(In)Scribing Gender: International Female Writers and the Creative Process
Edited by Jen Westmoreland Bouchard
Diversion Press (www.diversionpress.com)
The purpose of the (In)Scribing Gender anthology is to explore the creative processes of women writing fiction, non-fiction and poetry from multiple cultural contexts, in different styles, and within various disciplines. Through personal anecdotes, interviews, articles, narratives and essays, established and emerging female writers from diverse backgrounds will expound on topics such as creative inspiration, locating the muse, the limitations and liberties associated with categorization and labels (academic, institutional, social, artistic, literary, or other), conducting literary or scholarly research as a woman, cultural perceptions of female writers, female/feminine literature, feminist literature, and gendered representations.
This anthology will examine how gender shapes an author’s creative process and the ways in which gender tints the lens through which a writer’s work is viewed by literary and/or academic audiences.
In both academic and literary circles, specific labels (and their attendant expectations) are often foisted upon, or in some cases chosen by, female writers. One of the goals of this anthology is to begin to deconstruct these culturally specific (in terms of literary, academic and global cultures) categories, both imagined and real.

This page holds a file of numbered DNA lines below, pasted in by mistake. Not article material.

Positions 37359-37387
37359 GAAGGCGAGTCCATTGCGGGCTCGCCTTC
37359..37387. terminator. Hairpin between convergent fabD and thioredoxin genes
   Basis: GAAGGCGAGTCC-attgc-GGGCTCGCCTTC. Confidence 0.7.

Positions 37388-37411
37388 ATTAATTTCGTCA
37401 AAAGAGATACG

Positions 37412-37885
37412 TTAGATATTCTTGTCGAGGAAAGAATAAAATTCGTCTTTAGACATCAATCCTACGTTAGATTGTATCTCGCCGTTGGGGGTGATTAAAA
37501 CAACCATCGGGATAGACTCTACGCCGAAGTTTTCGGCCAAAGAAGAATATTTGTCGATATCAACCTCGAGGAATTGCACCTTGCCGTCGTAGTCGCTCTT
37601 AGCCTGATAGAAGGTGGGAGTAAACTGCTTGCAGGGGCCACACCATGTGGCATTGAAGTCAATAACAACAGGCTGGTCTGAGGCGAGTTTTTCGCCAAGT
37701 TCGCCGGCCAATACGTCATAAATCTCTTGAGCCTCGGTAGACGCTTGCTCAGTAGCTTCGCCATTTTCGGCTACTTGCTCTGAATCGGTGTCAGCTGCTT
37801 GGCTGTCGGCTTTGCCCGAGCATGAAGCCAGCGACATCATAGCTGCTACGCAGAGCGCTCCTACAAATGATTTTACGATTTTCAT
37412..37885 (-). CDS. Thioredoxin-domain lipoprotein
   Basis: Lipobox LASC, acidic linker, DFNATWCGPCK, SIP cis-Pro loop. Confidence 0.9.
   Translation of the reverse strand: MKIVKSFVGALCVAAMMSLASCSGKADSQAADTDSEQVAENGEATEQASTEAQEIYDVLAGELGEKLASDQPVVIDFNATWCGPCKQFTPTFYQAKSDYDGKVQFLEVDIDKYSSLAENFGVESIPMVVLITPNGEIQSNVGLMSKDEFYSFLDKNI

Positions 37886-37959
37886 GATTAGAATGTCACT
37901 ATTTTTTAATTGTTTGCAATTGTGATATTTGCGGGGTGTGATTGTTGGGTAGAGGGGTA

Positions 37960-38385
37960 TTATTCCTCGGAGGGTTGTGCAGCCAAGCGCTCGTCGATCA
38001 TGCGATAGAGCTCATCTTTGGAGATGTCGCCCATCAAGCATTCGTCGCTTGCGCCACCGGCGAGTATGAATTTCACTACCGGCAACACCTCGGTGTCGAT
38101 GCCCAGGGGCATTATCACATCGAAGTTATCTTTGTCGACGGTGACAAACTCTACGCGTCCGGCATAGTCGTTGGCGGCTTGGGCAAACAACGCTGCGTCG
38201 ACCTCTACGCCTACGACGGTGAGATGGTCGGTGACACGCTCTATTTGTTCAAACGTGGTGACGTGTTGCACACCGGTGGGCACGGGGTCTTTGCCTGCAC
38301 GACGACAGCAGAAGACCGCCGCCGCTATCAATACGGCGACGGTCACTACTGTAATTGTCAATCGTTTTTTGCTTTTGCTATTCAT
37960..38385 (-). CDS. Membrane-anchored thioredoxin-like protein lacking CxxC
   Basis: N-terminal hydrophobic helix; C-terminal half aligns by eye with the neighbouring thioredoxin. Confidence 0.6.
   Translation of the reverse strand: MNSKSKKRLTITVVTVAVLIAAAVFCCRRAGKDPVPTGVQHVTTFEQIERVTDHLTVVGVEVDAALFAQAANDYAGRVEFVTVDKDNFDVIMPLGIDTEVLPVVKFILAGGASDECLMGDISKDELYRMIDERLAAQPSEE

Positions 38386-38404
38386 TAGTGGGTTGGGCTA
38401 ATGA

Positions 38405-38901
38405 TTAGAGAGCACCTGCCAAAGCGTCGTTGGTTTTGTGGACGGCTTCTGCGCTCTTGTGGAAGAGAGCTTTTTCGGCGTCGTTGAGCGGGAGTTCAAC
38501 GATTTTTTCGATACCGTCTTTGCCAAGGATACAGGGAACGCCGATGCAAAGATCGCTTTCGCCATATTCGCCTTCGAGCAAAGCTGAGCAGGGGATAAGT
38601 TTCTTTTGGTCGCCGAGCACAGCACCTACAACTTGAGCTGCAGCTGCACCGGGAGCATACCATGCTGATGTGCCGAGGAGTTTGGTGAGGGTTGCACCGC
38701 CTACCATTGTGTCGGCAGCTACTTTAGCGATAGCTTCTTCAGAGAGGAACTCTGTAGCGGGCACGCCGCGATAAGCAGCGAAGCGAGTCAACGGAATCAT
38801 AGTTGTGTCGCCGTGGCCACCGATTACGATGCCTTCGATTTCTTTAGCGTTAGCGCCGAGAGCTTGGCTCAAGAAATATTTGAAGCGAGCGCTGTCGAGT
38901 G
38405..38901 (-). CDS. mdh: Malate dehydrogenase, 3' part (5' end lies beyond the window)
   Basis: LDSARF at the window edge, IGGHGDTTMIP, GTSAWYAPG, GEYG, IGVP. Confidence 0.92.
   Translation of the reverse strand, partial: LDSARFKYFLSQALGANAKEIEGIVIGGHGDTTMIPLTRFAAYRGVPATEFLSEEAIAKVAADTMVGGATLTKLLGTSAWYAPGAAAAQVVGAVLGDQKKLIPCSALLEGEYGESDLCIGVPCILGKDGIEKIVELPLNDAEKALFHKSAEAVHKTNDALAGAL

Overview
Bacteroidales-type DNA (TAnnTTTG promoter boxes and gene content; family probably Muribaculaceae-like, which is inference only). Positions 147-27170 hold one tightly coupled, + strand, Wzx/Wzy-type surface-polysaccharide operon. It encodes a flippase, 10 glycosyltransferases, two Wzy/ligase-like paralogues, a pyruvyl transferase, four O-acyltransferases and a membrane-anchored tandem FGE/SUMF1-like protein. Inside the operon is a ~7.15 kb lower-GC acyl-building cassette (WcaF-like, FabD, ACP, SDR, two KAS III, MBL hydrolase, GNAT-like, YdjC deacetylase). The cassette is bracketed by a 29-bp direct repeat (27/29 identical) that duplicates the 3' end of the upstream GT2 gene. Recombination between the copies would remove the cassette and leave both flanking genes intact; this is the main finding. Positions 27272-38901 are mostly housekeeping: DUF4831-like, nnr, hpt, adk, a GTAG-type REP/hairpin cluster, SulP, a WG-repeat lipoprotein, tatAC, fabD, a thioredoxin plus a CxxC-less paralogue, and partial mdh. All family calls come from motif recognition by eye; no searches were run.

To articulate and overcome the myriad gender-related social challenges of the twenty-first century, the world’s creative literary and academic minds must unite. In this vein, (In)Scribing Gender will encourage dialogue between international female authors and provide a global readership with the opportunity to more fully comprehend the intricacies of the creative process as it applies specifically to women writers.
Essays, articles and narratives on (but not limited to) the following themes are encouraged. We welcome a wide range of disciplines, topics, and stylistic, theoretical and methodological approaches. Entries may be self-referential or focus on another writer’s process. Contributors are also welcome to submit interviews related to these themes.
- Inspiration, the muse, the creative spark
- Culling, organizing, and articulating ideas for an article, story, poem or book
- Verbal and written imagery (drawing from the theories of Mitchell, Paivio and others)
- Academic writing as a creative endeavor
- Theories of creativity, gender and audience reception as they relate to the creative process (drawing from the theories of Benjamin, Adorno, Arieti, Wertheimer, Ghiselin, Wallace and others)
- Negotiating gendered literary themes and gendered representations (women writing on men and women, creating gender-specific fictional characters)
- Language and gender
- Poetry written by and for women
- Gender and authorial authenticity
- Writings on gender, culture and sexuality
- Feminist vs./and/or feminine literature
All entries should be between 5,000-10,000 words. Interested contributors should email an abstract of around 300 words, a short bio, and a current CV to Jen Bouchard at email@example.com by August 15, 2009. Completed manuscripts will be due by December 15, 2009.
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